The Global Centre for Maritime Decarbonisation (GCMD), the Oil and Gas Climate Initiative (OGCI) and Stena Bulk today initiated the first stage of a two-year, three-phase project to demonstrate shipboard carbon capture at scale.
Together with Alfa Laval, the American Bureau of Shipping, Deltamarin and TNO, the consortium of leading players from the energy and shipping industries will investigate onboard capture and storage, as well as offloading of captured carbon dioxide (CO2) to address the challenges and opportunities of deploying carbon capture technology on ships.
Although a lot of effort is going into the development of low and zero-carbon fuels, that development alone may not be fast enough to allow international shipping to meet IMO’s greenhouse gas emissions reduction targets. Projections indicate that 85% of the fuel mix for two-stroke engines will remain fossil-fuel based by 2030 and 34% by 20501. Shipboard carbon capture can help reduce GHG emissions of current vessels, with the possibility of recycling captured CO2 to produce alternative fuels.
World’s first end-to-end shipboard carbon capture pilot
Project REMARCCABLE (Realising Maritime Carbon Capture to demonstrate the Ability to Lower Emissions) is the world’s first project aimed to demonstrate end-to-end shipboard carbon capture at scale.
While carbon capture technologies have been successfully used by OGCI’s member companies to reduce CO2 emissions from power plants and industrial operations, their use in the shipping industry is still in development.
In the largest project of its kind, targeting at least 30% absolute CO2 capture, or approximately 1000 kg/hr of capture, the seven-member consortium will build and test a marine carbon capture system onboard a Stena Bulk medium range (MR) tanker to assess the operational challenges of running such a system on a ship at sea.
Project REMARCCABLE will use non-proprietary equipment and processes, so results can be shared broadly and publicly to maximise learning and encourage further technology development. The project also aims to establish a pathway to reduce the cost of CO2 capture to 150 €/tCO2 or lower to allow the technology to be commercially deployed in future.
An MR tanker was chosen for the project as vessels of similar size are estimated to emit 17% of shipping’s total CO2 emissions. The initial demonstration will involve over 500 hours of capture of the exhaust from burning high-sulphur fuel oil (HSFO) or very-low sulphur fuel oil (VLSFO) and will include offloading(s) of captured and liquefied CO2 (LCO2) at ports along the route of a 10-day deep-sea voyage. Following a successful test phase, Stena Bulk will retain the carbon capture system onboard and extend its use beyond this pilot.
With an offtaker for the captured CO2 identified, Project REMARCCABLE will cover onboard capture and storage, as well as utilisation and/or sequestration to account for CO2 emissions reduction from ship to shore. This will make it the only pilot demonstrating shipboard carbon capture across the full value chain.
Professor Lynn Loo, CEO of the Global Centre for Maritime Decarbonisation, said: “GCMD views shipboard carbon capture as one of the mid-term solutions needed to help the maritime sector to decarbonise. The open sourcing of Project REMARCCABLE, piloting under real-world conditions and delivering end-to-end solutions, is in line with GCMD’s goals of lowering the barriers for adoption so international shipping can meet or exceed the International Maritime Organization’s (IMO) GHG emissions reduction targets for 2030 and 2050.”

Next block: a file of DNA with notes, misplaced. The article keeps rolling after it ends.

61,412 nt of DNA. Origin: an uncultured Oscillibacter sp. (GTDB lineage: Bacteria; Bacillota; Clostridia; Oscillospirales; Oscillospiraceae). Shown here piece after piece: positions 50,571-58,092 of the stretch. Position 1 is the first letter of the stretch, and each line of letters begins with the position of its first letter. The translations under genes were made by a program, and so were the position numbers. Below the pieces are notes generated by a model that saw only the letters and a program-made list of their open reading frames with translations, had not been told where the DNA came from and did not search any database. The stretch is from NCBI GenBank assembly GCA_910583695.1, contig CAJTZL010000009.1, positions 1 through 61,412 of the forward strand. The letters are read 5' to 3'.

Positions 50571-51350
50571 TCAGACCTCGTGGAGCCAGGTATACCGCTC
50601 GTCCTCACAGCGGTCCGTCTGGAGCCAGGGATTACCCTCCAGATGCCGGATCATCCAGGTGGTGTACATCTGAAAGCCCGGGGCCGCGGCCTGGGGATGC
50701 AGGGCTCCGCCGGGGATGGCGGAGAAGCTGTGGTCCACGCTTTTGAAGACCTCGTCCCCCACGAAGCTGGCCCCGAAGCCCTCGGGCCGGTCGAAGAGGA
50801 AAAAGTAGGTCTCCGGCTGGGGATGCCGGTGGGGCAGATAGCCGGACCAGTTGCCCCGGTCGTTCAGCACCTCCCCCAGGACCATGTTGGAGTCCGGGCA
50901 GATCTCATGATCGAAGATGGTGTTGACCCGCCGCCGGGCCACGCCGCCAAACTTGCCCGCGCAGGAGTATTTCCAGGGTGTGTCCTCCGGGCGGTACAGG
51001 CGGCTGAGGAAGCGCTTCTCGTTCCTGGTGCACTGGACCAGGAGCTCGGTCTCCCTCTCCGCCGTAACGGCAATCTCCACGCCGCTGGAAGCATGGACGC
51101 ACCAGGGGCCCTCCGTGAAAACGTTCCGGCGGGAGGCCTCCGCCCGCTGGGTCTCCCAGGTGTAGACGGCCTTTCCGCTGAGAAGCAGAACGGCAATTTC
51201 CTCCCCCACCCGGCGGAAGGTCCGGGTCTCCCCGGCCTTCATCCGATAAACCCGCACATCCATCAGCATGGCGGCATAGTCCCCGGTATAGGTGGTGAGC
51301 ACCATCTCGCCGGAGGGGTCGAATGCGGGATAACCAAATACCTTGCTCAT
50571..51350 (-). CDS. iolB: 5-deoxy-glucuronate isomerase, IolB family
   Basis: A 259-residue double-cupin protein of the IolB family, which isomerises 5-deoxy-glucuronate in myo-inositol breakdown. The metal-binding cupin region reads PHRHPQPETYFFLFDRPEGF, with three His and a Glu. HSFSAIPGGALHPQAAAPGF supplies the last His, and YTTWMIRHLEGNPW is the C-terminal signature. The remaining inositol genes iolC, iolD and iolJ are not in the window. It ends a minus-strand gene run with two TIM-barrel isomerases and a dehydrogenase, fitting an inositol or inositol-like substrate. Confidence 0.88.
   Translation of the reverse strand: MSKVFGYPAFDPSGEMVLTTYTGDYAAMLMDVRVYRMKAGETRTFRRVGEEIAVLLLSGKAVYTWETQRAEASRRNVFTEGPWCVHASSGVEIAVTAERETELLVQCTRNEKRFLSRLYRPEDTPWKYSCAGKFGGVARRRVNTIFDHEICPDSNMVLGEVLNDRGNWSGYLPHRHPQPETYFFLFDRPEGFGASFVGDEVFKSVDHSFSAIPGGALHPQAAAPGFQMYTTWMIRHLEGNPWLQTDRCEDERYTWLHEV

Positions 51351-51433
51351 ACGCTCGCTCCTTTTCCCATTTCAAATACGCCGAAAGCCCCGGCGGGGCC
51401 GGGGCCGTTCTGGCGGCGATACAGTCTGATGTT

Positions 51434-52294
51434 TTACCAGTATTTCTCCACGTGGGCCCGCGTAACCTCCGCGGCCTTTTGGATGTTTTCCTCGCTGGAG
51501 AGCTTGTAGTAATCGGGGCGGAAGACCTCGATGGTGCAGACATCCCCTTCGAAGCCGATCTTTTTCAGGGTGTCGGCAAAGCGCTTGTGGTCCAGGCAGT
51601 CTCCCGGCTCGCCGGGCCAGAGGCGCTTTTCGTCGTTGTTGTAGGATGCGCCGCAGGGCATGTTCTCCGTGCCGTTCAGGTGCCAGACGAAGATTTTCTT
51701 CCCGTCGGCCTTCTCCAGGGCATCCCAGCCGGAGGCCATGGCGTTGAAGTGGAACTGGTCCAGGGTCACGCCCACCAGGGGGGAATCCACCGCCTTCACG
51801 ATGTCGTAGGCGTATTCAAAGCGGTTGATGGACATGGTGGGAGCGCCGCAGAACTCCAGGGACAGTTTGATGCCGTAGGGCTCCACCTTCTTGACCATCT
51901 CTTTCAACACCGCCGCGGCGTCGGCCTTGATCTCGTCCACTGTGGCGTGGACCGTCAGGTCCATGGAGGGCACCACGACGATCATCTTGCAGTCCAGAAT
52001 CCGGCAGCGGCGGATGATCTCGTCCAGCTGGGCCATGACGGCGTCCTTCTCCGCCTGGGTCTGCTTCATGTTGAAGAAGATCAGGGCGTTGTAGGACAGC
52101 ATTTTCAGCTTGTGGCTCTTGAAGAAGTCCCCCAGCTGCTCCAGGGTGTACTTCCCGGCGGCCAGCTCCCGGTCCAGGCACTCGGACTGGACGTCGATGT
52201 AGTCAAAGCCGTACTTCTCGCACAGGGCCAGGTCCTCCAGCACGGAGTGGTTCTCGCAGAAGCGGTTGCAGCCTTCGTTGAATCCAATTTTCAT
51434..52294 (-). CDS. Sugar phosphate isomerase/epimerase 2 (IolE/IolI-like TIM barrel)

Erik Hånell, CEO of Stena Bulk, said: “We are proud to collaborate with GCMD, OGCI, and especially our customers, to demonstrate shipboard carbon capture on one of our vessels. Exploring this technology is crucial to understanding the role it could play in facilitating our industry’s decarbonisation. Not only does this project align with Stena Bulk’s vision to advance decarbonisation, it is a testament to our entrepreneurial spirit and our eagerness to lead change.”
Project REMARCCABLE: Three phases
Project REMARCCABLE comprises three phases and is inspired by a feasibility study that was carried out and completed by TNO on behalf of OGCI and Stena Bulk in November 2021.
The first phase involves conceptual design and front-end engineering design study (FEED) of the carbon capture system; this study is ongoing and is expected to be completed in the first quarter of 2023.
Following the successful completion of phase one, and once consortium partners provide their backing, a second phase encompassing the engineering, procurement, and construction (EPC) of a prototype shipboard carbon capture system, including onshore commissioning, will be initiated.
Phase three will focus on integrating the carbon capture system with the identified MR tanker and conducting sea trials. Concurrently, GCMD will be issuing an Invitation for Proposal (IFP) to study the challenges and address the needs to operationalise offloading of LCO2. The findings from the offloading study will inform the pilot in phase three of Project REMARCCABLE.
The transition from one to each subsequent phase of the project will be governed by a rigorous gated review of key performance metrics.
Michael Traver, Head of the Transport Workstream at OGCI, said: “Building on our previous feasibility work, this real-life project will show the potential of carbon capture technology to meet ambitious decarbonization goals set by the maritime industry. We’re excited to bring our knowledge from stationary applications to this hard to abate sector.”
The success of Project REMARCCABLE has the potential to accelerate commercial deployment of shipboard carbon capture technology within the next five years, providing MR tankers and other vessels of similar size a mid-term solution to cut GHG emissions.